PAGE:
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There are several problems with this approach, though. It involves a lot of boilerplate code
that needs to be written every time you want to iterate over the collection. It's also hard to
write a parallel version of this for loop. You would need to rewrite every for loop individu-
ally in order to make them operate in parallel.
Finally, the code here doesn't fluently convey the intent of the programmer. The boilerplate
for loop structure obscures meaning; to understand anything we must read though the body
of the loop. For a single for loop, doing this isn't too bad, but when you have a large code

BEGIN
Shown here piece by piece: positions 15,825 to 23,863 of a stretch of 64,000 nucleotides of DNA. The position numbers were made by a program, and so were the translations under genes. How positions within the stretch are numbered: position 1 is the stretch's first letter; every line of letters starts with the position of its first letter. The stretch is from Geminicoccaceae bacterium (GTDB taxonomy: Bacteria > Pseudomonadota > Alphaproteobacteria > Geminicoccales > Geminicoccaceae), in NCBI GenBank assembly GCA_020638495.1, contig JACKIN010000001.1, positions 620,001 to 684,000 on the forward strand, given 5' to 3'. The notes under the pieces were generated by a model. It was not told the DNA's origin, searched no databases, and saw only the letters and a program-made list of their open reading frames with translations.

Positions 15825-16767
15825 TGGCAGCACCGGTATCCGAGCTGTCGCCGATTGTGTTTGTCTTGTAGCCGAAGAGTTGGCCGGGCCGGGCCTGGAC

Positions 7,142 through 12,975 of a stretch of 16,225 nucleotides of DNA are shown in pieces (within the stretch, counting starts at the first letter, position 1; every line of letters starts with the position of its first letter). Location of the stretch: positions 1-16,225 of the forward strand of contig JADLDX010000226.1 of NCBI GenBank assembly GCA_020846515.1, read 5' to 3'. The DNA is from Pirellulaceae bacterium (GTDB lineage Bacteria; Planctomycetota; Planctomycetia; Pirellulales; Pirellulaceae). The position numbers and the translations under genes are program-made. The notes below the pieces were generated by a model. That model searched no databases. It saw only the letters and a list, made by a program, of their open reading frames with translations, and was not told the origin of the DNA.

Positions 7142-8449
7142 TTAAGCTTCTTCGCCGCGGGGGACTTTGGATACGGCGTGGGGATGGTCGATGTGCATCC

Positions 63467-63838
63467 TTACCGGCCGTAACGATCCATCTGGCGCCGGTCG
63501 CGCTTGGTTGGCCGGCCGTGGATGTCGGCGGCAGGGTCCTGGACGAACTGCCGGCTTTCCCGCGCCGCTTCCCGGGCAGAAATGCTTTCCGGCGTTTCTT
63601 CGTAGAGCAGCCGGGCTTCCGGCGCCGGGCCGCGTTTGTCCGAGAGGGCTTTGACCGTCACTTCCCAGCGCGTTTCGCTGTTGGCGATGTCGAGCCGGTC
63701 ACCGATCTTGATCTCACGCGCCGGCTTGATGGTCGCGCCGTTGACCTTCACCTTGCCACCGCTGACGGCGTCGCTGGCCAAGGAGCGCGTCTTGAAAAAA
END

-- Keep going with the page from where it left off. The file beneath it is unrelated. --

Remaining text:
base full of them it becomes a burden (especially with nested loops).
Looking under the covers a little bit, the for loop is actually syntactic sugar that wraps up
the iteration and hides it. It's worth taking a moment to look at what's going on under the
hood here. The first step in this process is a call to the iterator method, which creates a
new Iterator object in order to control the iteration process. We call this external iteration .
The iteration then proceeds by explicitly calling the hasNext and next methods on this
Iterator . Example 3-2 demonstrates the expanded code in full, and Figure 3-1 shows the
pattern of method calls that happen.
Example 3-2. Counting London-based artists using an iterator
int count = 0 ;
Iterator < Artist > iterator = allArtists . iterator ();
while ( iterator . hasNext ()) {
Artist artist = iterator . next ();
iif ( artist . isFrom ( "London" )) {
count ++;
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